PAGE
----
More than 2,000 young people from across the country, including from the Prime Minister’s own constituency of Witney in Oxfordshire, have signed a letter to the David Cameron to be published today, calling for the government to think again on its planned cuts to youth provision and support.
David Willets, the Minister for Universities and Science, has written in his book ‘The Pinch‘, about how those generations coming after the ‘baby-boomers’ - those born between 1945 and 1960 – have faced a raw deal as the post-war cohort used their demographic and democratic muscle to swallow up resources.
However, his government appears intent on continuing the process, as the scale of the planned retrenchment in children and young people’s services comes into view. As detailed by the National Council for Voluntary Youth Services report in December, planned cuts or withdrawals of support from central government include:
• The abolition of the Educational Maintenance Allowance, worth £30 per week to 645,000 young people aged 16-18 years-old who remain in education. An Institute of Fiscal Studies (IFS) report suggests that “the costs of the EMA were likely to be exceeded in the long run by the higher wages that its recipients would go on to enjoy in the future”;
• A near-tripling on the ultimate cap on university fees from £3,290 to £9,000;
• The withdrawal of the AimHigher programme, targetted at encouraging those from deprived backgrounds to apply for university through residential summer schools, master-classes, open days and mentoring schemes;
• The cancellation of a further £290million investment in the Future Jobs Fund (FJF). The FJF was a response to recent high youth unemployment, which was as high as 20 per cent in December, costing the UK economy £155million per week.
The original £1billion pot for the FJF was intended to create 150,000 new jobs, including 100,000 for 18-24 year-olds. It has been praised by Barnado’s, Action for Children, and youth charity Catch-22 who said it has provided: “significant benefits for young people from which they have gained new skills and experience to help them find long term sustainable, fulfilling, and appropriate employment”;
• The FJF was part of a wider young persons’ guarantee, which promised all 18-24 year-olds a job offer, work experience or six months of training, which was projected to be worth £450 million in 2011/12.
Although the guarantee is due to be replaced by a ‘Work Programme’, by the coalition, concern about the new scheme has been voiced by Fairbiridge, the charity for hard-to-reach disadvantaged young people as being unsuitable for the most disengaged children. Meanwhile v, the National Young Volunteers Service, have said that ”there is a risk there will be a gap in provision for young unemployed people to gain valuable work experience before the new work prgramme and apprenticeship opportunities come on board”;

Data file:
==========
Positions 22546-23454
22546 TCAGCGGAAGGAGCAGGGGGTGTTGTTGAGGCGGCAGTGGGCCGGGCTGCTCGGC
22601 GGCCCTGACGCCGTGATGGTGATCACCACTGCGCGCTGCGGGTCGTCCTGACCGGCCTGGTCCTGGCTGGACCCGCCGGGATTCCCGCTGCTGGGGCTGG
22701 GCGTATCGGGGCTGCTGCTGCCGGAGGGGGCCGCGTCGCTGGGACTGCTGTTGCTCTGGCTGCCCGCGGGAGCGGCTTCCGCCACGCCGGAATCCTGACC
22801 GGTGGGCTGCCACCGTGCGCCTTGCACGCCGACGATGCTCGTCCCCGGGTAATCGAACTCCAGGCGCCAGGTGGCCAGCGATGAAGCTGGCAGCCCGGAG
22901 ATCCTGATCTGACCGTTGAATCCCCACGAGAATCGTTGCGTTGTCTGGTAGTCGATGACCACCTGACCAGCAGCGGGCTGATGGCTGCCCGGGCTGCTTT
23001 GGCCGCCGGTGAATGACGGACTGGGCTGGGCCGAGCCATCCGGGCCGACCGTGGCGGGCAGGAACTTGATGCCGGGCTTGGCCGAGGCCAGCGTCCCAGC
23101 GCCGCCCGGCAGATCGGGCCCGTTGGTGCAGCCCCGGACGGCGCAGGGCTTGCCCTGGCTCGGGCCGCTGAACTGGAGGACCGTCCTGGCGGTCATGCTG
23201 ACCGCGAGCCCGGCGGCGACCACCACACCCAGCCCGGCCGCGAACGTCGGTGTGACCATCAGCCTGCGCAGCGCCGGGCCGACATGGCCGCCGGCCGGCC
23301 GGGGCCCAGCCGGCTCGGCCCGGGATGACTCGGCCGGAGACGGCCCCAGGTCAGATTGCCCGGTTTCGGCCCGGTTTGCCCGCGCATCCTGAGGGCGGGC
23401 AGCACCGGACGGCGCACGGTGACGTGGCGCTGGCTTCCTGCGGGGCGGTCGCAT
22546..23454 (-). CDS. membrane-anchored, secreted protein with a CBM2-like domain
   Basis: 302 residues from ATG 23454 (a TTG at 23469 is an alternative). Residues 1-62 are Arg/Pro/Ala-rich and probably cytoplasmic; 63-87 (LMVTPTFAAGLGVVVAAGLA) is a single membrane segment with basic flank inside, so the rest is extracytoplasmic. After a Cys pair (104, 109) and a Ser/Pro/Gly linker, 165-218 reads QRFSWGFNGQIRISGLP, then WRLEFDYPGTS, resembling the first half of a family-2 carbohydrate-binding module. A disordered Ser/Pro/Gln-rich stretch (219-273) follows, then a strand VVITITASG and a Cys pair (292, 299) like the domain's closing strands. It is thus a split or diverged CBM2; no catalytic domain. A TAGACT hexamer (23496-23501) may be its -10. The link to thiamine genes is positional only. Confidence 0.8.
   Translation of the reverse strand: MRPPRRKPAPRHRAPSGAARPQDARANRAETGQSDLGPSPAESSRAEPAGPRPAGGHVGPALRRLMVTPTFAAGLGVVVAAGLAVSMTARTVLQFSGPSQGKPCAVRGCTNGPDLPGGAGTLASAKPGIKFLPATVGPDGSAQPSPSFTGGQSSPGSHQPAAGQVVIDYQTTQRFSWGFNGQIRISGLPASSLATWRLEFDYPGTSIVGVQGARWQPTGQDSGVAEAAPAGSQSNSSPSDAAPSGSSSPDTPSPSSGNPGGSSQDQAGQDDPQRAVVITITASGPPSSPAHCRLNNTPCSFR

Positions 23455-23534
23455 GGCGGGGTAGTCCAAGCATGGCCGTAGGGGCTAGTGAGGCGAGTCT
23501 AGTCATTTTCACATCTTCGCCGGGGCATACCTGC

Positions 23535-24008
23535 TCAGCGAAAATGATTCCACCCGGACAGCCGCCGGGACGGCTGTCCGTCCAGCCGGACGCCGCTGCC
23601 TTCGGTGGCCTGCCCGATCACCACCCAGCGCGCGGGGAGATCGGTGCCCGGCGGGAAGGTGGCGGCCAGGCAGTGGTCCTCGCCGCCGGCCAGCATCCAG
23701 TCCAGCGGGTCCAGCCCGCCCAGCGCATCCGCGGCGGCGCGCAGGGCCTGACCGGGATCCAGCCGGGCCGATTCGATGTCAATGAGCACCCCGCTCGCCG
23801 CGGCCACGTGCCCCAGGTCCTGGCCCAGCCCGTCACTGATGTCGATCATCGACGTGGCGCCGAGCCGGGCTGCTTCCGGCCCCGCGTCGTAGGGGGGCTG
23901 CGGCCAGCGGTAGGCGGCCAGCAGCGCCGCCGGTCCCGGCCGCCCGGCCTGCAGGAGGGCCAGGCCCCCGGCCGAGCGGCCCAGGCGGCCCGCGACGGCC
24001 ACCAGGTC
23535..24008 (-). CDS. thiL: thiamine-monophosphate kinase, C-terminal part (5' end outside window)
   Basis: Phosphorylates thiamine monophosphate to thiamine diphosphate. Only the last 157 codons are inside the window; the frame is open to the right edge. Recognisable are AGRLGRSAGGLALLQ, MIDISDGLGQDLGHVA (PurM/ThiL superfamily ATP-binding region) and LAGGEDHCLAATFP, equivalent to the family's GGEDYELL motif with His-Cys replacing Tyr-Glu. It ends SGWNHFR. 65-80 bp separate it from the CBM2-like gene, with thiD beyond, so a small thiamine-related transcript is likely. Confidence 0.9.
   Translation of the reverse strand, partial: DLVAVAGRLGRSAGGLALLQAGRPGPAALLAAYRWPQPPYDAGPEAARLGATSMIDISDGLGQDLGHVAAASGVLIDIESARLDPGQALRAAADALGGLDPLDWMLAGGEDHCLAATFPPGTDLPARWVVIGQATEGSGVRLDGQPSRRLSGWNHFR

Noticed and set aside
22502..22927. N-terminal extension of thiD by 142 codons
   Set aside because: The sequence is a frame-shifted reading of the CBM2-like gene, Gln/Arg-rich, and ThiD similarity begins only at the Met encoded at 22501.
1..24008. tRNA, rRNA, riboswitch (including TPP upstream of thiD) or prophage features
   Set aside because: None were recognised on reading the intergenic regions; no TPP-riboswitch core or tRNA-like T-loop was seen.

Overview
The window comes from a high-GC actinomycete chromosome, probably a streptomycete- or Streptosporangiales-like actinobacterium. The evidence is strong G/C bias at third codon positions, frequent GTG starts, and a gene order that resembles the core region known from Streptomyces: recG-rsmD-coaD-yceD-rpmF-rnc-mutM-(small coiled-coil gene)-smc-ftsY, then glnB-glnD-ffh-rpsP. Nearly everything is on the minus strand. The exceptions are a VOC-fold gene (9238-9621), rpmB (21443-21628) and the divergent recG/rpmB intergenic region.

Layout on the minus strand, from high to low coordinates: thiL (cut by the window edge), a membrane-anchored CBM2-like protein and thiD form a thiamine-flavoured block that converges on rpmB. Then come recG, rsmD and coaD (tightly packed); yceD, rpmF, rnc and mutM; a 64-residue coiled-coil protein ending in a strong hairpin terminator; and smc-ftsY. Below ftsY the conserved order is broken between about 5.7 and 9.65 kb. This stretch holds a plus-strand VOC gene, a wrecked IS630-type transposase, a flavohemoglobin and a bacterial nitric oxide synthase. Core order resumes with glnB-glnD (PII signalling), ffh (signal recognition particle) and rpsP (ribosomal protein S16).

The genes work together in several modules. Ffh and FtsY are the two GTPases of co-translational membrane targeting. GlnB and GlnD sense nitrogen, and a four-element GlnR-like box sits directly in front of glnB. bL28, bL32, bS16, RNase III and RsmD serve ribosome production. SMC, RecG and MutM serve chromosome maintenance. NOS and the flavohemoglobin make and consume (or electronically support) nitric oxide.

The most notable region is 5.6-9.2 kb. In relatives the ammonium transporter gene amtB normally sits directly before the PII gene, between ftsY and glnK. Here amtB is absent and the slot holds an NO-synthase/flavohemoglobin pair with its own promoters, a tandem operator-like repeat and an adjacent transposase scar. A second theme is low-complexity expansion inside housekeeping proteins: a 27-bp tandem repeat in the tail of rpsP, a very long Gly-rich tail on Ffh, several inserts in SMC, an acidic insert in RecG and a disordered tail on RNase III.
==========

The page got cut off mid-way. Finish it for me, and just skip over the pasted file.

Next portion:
• The IFS have suggested that coalition’s welfare reform measures, including introduction of the Universal Credit, will “act to increase poverty among these groups [children and working-age adults] slightly in 2012-13, and more clearly in 2013-14″ including a rise in relative poverty of 200,000 children, and absolute poverty of 400,000 children;
• Reform to housing benefit, including the planned cut of 10% in jobseekers’ allowance to anyone who has been unemployed for one year, even if they have fulfilled all demands made of them, which has alarmed the charity CentrePoint.
These do not include the ‘hidden cuts’ which will come through local government, to Sure Start, Connexions and the Working Neighbourhoods Fund among other programmes. The letter, addressed to the prime minister and chancellor, asks the coalition:
“Why are young people being targeted so heavily? We are criticised for hanging out on street corners, portrayed as anti-social, trouble-makers by the media. Yet the very centres that give us a place to go, keep us safe and provide us with the guidance we need to make the right choices, are being wiped out. The cost of jailing one young offender is up to £100,000 a year, but current spending that helps keep young people out of trouble is just £100 a year, per person.
“Britain’s youth service is admired throughout the world. Its public funding and partnership with voluntary organisations and well trained, professional youth workers make it a model to be proud of. Did you know that every one pound invested in youth work generates £8 worth of voluntary activity? This is your ‘Big Society’ in action. Please do not let it be destroyed.”
Meanwhile, British Youth Council chair Liam Preston said:
“Short-term savings have long-term consequences – especially those directly impacting on young people. Youth workers, volunteers and special projects do a fantastic job in supporting young people to make a transition to adulthood, adding value to our communities and preparing young people for the world of work and family.
“At a time of disproportionate youth unemployment, rising debt we really need to be careful of the consequences of rushing to irrevocably dismantle community support services for young people.”